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Mike McCabe, Blue Jean Nation

Mike McCabe, Blue Jean Nation

Mike McCabe is the founder and president of Blue Jean Nation and author of Blue Jeans in High Places: The Coming Makeover of American Politics.
Mike wants to hear from you.
Blue Jean Nation, P.O. Box 70788, Madison, WI 53707
Email: one4all@bluejeannation.com
Phone: 608-443-6086

Free College is Both Possible and Necessary

Posted by Mike McCabe, Blue Jean Nation
Mike McCabe, Blue Jean Nation
Mike McCabe is the founder and president of Blue Jean Nation and author of Blue
User is currently offline
on Monday, 20 April 2015
in Wisconsin

uwgb-studentOne very important thing missing from the state budget debate, says Mike McCabe, founder of Blue Jean Nation.


ALTOONA, WI - When it comes to the future of higher education in Wisconsin, state lawmakers are stuck in a rut, thinking only about whether spending in this area should be cut a little or a lot and whether student tuition should be kept where it is (which is astronomically high) or be allowed to continue to spiral upward.

We should be talking about free college instead. The viability of the American Dream in the 21st Century depends on it.

Generations ago, Wisconsin was among the trailblazing states that built systems of universal, free public education all the way through high school. Few of the people who were paying for this creation had high school diplomas. Many were illiterate. Most were farmers, but they could see industrialization coming. They knew their children and grandchildren might not work the land as they did. They knew that chances were their kids and grandkids would be working in factories or offices. They knew future generations would need more education and different skills than they had in order to have a shot at the American Dream.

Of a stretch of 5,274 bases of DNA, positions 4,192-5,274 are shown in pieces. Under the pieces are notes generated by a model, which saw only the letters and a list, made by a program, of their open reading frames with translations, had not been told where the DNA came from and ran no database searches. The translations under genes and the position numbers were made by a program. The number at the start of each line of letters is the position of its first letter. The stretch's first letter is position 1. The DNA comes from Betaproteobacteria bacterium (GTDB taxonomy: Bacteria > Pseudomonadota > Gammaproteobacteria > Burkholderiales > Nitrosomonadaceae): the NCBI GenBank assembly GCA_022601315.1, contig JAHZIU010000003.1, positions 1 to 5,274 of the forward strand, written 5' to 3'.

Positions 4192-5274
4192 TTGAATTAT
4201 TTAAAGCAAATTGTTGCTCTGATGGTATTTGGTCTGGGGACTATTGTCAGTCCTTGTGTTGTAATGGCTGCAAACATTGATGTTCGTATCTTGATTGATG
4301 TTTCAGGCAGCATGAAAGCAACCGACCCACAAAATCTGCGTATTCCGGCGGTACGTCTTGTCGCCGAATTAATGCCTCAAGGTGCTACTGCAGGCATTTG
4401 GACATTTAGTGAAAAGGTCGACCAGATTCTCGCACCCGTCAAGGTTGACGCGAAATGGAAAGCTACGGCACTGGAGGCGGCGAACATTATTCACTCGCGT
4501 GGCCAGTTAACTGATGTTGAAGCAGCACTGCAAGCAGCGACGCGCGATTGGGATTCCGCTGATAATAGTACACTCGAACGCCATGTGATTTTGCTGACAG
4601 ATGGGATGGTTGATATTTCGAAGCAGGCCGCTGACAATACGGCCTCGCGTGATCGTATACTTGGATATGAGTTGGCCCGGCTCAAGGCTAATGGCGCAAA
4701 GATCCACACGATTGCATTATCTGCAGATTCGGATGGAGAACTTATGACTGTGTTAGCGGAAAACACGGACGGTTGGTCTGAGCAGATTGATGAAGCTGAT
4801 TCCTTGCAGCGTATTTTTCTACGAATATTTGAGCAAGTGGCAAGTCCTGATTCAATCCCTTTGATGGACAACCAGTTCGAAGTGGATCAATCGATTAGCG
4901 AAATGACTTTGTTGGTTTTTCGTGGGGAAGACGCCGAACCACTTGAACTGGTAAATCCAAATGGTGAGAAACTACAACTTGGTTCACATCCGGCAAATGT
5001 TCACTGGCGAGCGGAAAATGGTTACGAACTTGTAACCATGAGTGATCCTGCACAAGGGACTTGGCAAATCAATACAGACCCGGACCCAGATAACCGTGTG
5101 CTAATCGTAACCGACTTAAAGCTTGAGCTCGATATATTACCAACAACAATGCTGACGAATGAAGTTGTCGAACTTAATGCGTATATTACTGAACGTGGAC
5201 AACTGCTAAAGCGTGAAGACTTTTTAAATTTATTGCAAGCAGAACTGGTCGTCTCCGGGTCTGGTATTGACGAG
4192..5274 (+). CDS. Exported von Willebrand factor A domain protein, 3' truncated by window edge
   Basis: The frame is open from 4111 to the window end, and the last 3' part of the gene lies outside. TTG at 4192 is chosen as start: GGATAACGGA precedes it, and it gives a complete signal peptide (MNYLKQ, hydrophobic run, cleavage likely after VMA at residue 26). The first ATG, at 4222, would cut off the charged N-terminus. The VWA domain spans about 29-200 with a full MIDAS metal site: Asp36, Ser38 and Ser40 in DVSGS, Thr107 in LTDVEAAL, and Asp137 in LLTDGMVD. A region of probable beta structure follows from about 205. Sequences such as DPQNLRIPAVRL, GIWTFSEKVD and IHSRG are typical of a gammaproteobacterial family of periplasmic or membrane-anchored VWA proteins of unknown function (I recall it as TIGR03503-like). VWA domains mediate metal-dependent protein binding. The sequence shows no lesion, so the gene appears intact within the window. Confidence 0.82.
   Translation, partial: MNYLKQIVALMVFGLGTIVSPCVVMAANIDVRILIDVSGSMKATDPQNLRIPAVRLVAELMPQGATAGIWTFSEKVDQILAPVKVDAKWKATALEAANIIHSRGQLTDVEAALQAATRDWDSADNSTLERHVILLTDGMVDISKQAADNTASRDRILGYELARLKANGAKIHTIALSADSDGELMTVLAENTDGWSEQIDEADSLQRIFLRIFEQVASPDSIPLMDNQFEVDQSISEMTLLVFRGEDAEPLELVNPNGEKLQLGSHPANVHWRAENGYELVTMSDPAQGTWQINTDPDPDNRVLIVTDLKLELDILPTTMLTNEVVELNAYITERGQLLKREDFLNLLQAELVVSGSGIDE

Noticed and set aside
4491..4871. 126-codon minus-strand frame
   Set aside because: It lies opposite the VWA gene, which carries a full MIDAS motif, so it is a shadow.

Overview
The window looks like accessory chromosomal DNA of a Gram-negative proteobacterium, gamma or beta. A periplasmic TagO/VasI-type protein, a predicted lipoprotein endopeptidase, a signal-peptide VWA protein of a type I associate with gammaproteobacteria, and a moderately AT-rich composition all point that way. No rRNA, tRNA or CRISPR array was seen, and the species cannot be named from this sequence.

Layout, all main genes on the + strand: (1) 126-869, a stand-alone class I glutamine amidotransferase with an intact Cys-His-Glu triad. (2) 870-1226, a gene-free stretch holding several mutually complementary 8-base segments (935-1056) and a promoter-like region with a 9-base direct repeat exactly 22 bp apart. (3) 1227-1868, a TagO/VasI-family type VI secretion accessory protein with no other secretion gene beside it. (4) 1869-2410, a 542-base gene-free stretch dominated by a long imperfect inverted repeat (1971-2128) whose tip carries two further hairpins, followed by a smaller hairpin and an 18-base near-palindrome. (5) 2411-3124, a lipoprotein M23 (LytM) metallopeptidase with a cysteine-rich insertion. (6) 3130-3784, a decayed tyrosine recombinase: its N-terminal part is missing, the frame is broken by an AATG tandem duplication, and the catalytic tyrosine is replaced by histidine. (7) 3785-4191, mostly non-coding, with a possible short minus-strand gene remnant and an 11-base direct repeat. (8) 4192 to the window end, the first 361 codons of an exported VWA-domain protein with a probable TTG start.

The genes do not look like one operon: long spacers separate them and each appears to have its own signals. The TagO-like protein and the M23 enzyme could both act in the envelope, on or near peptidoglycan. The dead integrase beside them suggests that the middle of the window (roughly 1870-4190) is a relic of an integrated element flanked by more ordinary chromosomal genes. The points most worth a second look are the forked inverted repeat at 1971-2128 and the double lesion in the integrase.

Today, we have to ask ourselves a question our lawmakers are not asking as they debate the future of education. Does a high school diploma alone provide a sure pathway to the American Dream? The answer is obvious. The answer is no. Education and training beyond high school has become a necessity.

So our challenge is simple. We have to do for future generations what past generations did for us. They were substantially poorer than we are, but they built – and paid for – a way for the American Dream to be attainable for us. We need to do the same for our kids and grandkids.

The Wisconsin HOPE Lab already has developed a detailed plan for a free college option. The state of Oregon is actively pursuing it.

Creating a pathway to the American Dream is one of Blue Jean Nation’sfive aims. Turning this aspiration into reality requires us to commit to extending the promise of free public education for everyone all the way through college.

How to do it, how soon it can be done, and how this critical investment will be made is what our elected representatives should be debating.

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Remaking Politics By The Seat Of Our Pants